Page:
Being prepared is more than a motto for this trip, it is a necessity to give peace of mind to all RVers. Deal with little issues that have been put off while on home turf, where upgrades and repairs can be made in a less stressful way. Planning and starting early, allows the time to deal with and budget for, the larger expenditures that are identified.
Coach and Chassis Systems:
Examine every system for weakness or vulnerability. Critical coach systems such as 120 VAC power, 12-volt coach and chassis power, water (including water heating), holding tank and LP (Propane) systems. Each should be carefully examined for functionality and safety. Testing all, then repairing or replacing substandard components and equipment while near your home base will give you peace of mind and allow everyone onboard to focus on the trip adventures, not missed opportunities.
Are there any upgrades or features that I/we have been putting off, that would make this trip more enjoyable? Starting early allows them to be completed and thoroughly tested before leaving. Have the Engine, Generator & Powertrain serviced according to their maker's recommendation. This includes a complete chassis inspection, lubrication and any coolant and/or fluid changes in all critical components. Pay attention to services that may come due while on your trip that would be far more convenient if done before departure. Do the system maintenance to braking, suspension and air and hydraulic systems paying special attention to filters required to be serviced/replaced annually.
All safety systems (i.e. wipers, lighting, braking, tires etc.) should be checked for serviceability and reliability over what can be an arduous extended trip. If you want, you can bring some extra fluids, filters and belts, even a spare tire. The larger cities have all the amenities found in the south and often service items are available faster than they would be in Canada or the lower 48 states. It is a myth that you are in untouched wilderness; people really do live in these places and they need service and parts, likely even more than an RVer does. With a short season to get the majority of their work done, (and earn their annual income); breakdowns requiring days to repair have a huge financial impact. That’s not to say that body maker parts are readily available, however most powertrain and safety components can be located while on the trip. Your goal is to avoid needing anything, recognizing that something unexpected may come up.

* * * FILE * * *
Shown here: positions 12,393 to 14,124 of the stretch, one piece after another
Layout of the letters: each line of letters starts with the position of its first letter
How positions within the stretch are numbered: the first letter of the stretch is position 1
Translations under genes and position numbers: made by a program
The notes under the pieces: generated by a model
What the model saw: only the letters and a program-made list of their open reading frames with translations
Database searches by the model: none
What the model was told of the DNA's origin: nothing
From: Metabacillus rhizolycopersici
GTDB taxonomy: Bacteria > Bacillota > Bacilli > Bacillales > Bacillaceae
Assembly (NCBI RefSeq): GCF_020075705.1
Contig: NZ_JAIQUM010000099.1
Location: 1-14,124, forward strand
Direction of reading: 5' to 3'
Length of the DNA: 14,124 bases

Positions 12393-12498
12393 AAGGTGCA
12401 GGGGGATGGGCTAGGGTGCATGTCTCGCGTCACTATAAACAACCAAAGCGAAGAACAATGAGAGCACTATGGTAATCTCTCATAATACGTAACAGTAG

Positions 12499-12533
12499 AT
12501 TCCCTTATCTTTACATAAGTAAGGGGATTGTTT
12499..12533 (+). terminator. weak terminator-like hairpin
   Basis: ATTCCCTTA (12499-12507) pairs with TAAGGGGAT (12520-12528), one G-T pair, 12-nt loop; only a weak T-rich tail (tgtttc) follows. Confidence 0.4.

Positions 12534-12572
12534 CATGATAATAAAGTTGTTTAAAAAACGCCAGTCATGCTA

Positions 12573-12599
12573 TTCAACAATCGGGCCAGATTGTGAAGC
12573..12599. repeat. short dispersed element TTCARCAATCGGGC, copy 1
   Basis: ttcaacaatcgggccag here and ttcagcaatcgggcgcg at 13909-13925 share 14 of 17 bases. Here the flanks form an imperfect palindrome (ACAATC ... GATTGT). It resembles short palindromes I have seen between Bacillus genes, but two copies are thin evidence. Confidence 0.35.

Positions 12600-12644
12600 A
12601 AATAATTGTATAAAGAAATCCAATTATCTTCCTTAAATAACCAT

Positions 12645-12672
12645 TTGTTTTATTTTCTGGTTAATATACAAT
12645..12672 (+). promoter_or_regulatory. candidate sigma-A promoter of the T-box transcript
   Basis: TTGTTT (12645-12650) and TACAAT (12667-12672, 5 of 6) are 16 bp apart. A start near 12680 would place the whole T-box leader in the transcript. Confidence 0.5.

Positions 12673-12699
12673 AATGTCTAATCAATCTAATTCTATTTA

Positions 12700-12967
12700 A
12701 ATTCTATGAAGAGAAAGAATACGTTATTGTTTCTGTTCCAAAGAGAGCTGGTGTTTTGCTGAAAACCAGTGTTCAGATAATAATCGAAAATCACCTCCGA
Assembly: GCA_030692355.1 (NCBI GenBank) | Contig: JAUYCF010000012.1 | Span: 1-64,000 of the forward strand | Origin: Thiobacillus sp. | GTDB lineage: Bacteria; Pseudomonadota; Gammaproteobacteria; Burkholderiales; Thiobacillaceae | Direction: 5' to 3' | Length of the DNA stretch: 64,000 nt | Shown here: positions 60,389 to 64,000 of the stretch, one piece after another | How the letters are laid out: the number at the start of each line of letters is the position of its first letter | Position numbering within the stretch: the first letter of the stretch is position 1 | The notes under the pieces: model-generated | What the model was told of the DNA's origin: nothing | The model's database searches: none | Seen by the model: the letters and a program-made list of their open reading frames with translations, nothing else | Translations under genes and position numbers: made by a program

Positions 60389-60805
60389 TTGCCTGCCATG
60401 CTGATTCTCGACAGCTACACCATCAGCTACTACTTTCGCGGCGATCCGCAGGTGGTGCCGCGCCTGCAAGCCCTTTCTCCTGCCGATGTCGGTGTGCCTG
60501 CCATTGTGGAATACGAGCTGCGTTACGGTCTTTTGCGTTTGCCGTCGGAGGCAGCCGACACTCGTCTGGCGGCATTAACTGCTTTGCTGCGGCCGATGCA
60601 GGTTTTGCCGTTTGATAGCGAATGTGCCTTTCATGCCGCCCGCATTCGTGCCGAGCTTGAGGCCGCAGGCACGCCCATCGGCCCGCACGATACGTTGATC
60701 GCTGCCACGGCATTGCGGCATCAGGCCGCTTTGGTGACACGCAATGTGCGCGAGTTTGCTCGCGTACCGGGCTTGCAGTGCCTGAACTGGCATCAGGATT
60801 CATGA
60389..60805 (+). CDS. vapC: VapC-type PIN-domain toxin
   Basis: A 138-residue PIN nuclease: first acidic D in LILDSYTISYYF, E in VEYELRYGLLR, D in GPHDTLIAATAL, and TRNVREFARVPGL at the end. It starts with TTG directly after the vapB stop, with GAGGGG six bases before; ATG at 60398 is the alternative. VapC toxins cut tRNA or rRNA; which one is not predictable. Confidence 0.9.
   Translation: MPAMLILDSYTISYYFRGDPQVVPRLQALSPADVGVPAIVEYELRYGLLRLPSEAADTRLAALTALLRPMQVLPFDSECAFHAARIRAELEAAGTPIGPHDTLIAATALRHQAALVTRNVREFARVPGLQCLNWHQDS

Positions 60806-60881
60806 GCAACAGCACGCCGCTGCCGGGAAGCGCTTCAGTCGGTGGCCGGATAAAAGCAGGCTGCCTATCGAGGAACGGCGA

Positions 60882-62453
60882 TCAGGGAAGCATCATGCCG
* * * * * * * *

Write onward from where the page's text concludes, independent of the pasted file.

If you plan to "dry-camp" or "boondock," (good facilities are readily available) then do a few dry runs in advance to ensure everything functions as expected. If the planned trip will rely on multiple campground reservations, be prepared for 15 to 30 Amp power, possibly a central dump station with none at your site. In some larger campgrounds, there will be some 50 Amp, "full service" sites however often these are tight, parking lot settings, with barely enough room between RVs to extend slideouts. Some remote campgrounds, rely on their own generator systems for power, may have limited water from nearby wells or have water trucked in. Some charge a few dollars extra for what would be considered the usual services in the south. Altering reservations due to changes in plans may be difficult, since cell service may not be available for days at a time. This may affect your trip planning. Even satellite systems (both Data & TV) may not function at all times, since the angle to the equator may be outside of the range of movement of the antenna. For these reasons changes may require some "no service" nights.
Does the water heater or AquaHot/Oasis system function properly on its secondary power source (if applicable)? Slide outs, slide toppers, awnings, need to be checked for correct operation and that they are not frayed or have any breaks in the fabric. Inspect all windows and body penetrations for seal damage and caulking that needs to be replaced. Inspect the roof for its integrity, ensuring that areas around roof vents and penetrations are properly sealed. Ensure all vents, covers, and air conditioning shrouds are not cracked and are fastened securely. Air conditioning may not be needed in the far north however in getting there you will drive through hot summer conditions. To be continued in Technical Tip 104.